Gavaldon's son said he was angry that he never had the chance to address the parole board. Had he known about the hearing, he said, he would have submitted a letter objecting to Enriquez's release and would have encouraged his relatives to do the same. He said he might have reached out to the family of the other person Enriquez was convicted of killing to see if they would help.

During his parole hearing, Enriquez explained that he had dropped out of the Mexican Mafia prison gang in 2002 and started working with authorities, providing expert testimony and other assistance in scores of cases. He presented letters from officials at 11 law enforcement agencies praising his work.

He expressed remorse for his crimes.

In 1989, while on parole, Enriquez came to suspect that Gavaldon, 28, was stealing drugs from him that she was supposed to sell, according to court records. Enriquez "wanted to set an example" and ordered her execution, according to a probation report in the case. She was shot once in the head and once in the upper body.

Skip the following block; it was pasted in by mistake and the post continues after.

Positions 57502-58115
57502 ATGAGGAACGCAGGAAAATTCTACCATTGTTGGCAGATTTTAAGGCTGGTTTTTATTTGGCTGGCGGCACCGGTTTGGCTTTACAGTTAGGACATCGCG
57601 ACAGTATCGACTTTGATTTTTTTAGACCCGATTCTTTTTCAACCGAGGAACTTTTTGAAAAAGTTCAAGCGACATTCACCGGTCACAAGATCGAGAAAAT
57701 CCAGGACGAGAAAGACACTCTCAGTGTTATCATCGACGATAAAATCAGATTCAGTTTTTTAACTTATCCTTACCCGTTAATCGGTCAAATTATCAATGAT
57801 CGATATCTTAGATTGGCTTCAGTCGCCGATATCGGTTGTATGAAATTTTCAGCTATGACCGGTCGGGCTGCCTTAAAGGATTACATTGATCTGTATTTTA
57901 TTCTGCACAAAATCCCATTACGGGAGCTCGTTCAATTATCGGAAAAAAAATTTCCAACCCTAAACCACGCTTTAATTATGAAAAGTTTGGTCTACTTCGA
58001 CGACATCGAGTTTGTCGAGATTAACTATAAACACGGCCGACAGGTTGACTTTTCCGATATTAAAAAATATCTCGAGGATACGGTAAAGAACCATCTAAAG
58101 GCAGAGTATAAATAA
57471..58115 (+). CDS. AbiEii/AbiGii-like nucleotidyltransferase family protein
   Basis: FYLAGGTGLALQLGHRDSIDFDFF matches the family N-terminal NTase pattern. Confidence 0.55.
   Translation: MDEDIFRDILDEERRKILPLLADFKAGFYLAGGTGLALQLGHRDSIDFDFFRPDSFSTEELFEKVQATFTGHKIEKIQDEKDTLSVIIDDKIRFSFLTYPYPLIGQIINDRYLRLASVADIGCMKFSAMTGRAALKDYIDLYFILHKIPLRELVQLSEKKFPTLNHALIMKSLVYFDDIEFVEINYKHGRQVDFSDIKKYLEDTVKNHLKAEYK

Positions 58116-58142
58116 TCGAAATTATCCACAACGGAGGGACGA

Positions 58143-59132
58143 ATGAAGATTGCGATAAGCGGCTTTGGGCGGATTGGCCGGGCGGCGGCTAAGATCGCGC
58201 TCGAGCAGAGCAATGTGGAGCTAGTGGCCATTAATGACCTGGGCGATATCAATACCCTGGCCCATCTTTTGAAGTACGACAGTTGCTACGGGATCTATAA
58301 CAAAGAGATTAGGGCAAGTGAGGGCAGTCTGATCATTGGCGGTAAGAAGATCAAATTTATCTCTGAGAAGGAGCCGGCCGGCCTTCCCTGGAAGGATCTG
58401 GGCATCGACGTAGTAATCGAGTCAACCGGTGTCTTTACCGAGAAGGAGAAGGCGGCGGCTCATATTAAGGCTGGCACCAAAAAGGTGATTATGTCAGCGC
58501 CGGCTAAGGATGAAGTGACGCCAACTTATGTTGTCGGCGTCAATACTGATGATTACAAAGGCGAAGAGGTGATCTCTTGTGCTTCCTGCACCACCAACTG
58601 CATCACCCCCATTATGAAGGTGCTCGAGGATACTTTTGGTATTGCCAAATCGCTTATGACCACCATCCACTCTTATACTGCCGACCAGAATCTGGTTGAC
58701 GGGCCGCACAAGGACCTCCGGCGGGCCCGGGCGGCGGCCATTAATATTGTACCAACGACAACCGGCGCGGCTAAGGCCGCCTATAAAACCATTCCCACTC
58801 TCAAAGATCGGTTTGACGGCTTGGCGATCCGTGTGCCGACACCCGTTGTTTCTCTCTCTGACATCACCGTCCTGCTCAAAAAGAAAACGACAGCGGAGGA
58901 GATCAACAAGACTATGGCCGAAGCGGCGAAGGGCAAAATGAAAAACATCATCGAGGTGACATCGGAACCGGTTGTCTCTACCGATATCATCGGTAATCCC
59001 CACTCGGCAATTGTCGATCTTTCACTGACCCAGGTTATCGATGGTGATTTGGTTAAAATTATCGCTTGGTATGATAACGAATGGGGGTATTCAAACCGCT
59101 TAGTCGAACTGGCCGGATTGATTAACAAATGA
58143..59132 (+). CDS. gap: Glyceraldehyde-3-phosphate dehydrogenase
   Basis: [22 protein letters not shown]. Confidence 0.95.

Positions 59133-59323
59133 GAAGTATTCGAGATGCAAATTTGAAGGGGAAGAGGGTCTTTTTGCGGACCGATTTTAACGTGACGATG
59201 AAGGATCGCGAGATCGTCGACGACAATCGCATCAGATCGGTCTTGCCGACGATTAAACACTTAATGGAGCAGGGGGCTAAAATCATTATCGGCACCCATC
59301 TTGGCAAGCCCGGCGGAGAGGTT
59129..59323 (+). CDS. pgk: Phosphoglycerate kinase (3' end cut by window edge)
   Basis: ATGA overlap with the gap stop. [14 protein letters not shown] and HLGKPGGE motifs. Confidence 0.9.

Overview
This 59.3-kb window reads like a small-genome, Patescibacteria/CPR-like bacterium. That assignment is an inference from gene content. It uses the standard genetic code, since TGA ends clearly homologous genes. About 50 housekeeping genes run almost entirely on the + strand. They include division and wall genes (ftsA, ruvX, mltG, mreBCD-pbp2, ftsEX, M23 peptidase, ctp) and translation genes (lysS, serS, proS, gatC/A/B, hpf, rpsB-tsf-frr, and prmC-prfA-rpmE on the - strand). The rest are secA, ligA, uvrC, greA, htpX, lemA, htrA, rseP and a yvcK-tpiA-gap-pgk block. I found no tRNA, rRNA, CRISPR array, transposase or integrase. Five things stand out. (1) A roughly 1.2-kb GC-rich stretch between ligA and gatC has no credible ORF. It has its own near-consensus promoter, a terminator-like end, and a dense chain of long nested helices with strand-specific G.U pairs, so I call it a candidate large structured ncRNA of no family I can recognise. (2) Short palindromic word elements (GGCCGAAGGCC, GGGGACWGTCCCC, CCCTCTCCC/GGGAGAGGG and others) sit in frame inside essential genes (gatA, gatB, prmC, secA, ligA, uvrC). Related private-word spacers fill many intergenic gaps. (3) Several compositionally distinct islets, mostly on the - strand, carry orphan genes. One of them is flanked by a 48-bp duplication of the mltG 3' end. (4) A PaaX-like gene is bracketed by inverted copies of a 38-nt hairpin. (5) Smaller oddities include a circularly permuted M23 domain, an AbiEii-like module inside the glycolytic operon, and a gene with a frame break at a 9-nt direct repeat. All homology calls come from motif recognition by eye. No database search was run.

About a week later, Enriquez targeted a member of the Mexican Mafia who had fallen out of favor with the gang for running away from a fight, according to parole records. Enriquez said he gave the victim an overdose of heroin and then shot him five times in the head, leaving him in an alley.

While awaiting trial, Enriquez and another inmate jumped a man in a jailhouse waiting room, stabbing him 26 times with metal shanks. In another incident, Enriquez stabbed a second man while in custody. Both men survived the attacks.

He pleaded guilty to two counts of second-degree murder and was sentenced to life in prison.

During his parole hearing, Enriquez described Gavaldon's death as "one of those things that I wish I could take back." His lawyer advised him to invoke his 5th Amendment right against self-incrimination when he was asked if he was involved in any other killings.

Gavaldon's children said they were devastated by their mother's death. Her son remembers sitting in a second-grade classroom surrounded by other children, wondering why it was his mother and not someone else's who was killed.

His sister still prays for their mother. They grapple with what to tell their own children about the grandmother they will never know.